There have been some reports today that Samsung is producing 40% of the A8 dies. (Apparently sourced from IHS iSuppli to Re/code). I've seen no photographic evidence of this, whereas I have seen evidence (from ChipWorks) that A8 is manufactured by TSMC.
I doubt this Samsung "news."
First, it's not clear to me that IHS iSuppli even has the technical capability to make this determination, so they may simply be reacting to whispers from the magical "supply chain sources."
Second, TSMC and Samsung have different "design rules." "Design Rules" refers to the set of rules that chip designers must follow. For example, a design rule may specify that the minimum surface area of any piece of metal must be "X" or the spacing between two pieces of metal must be "Y" on metal layer 3. Different fabs also use different processes, meaning wire heights are different, transistors have different properties, etc.
It would be extremely difficult to design for two different fabs, each using a different process, simultaneously. The design effort would be around 90% of the design effort of designing two completely different chips. The only way to do it practically would be for Apple to create their own "worst case" design rules - a sort of "least common denominator." This would leave a lot of performance and power savings on the table. This would still entail difficulties as path timings will differ between the fabs, and fixing a critical path on Fab A's chip could cause a hold time violation on Fab B's chip.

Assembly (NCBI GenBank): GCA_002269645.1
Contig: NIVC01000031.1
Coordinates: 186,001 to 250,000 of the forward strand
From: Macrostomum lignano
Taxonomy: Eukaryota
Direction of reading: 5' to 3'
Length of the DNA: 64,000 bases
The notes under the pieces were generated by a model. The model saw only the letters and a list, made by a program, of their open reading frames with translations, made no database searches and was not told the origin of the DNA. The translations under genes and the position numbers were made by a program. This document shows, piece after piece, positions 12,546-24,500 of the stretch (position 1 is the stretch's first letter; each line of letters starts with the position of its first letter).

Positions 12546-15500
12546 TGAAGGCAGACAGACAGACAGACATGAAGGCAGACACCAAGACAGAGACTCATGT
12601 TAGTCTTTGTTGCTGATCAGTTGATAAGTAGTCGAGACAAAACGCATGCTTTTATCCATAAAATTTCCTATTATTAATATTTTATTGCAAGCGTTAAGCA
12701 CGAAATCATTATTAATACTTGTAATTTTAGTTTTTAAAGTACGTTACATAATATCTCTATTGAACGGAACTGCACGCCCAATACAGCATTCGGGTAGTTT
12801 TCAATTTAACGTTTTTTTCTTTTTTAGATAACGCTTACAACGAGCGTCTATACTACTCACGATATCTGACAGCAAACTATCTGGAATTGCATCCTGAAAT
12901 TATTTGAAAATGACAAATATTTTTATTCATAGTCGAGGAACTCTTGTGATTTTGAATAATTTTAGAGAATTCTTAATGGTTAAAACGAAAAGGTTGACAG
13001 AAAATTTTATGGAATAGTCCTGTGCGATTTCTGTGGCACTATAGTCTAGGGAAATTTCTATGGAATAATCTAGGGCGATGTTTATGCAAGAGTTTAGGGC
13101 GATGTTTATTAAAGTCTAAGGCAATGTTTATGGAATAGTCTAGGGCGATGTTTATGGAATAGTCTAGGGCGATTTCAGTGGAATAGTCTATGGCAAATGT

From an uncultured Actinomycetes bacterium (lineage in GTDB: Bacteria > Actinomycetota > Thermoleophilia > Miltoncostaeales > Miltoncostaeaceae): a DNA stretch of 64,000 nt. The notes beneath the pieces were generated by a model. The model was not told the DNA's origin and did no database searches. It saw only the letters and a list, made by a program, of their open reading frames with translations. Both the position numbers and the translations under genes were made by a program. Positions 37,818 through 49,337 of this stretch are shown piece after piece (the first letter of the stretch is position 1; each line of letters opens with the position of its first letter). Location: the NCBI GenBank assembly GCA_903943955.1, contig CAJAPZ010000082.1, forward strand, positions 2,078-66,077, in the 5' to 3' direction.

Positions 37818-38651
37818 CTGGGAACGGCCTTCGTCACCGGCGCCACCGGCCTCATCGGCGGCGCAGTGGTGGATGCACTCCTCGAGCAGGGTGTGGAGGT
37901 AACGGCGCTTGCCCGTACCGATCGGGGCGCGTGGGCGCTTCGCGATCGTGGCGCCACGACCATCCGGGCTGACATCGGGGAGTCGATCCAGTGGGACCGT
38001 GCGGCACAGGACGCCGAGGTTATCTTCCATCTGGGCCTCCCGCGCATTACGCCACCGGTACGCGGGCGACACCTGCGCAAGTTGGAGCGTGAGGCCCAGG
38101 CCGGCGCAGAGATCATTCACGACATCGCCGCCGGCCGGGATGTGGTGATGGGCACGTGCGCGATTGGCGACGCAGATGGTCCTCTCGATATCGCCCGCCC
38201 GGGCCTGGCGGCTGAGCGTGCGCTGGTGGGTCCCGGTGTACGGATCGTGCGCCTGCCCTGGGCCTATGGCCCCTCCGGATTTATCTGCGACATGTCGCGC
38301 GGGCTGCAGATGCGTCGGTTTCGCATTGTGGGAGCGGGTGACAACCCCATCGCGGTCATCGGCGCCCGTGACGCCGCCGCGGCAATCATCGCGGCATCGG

Anything's possible, but this seems unlikely.
If it's true, it goes a long way toward explaining why A8 didn't make a much bigger leap in performance over A7.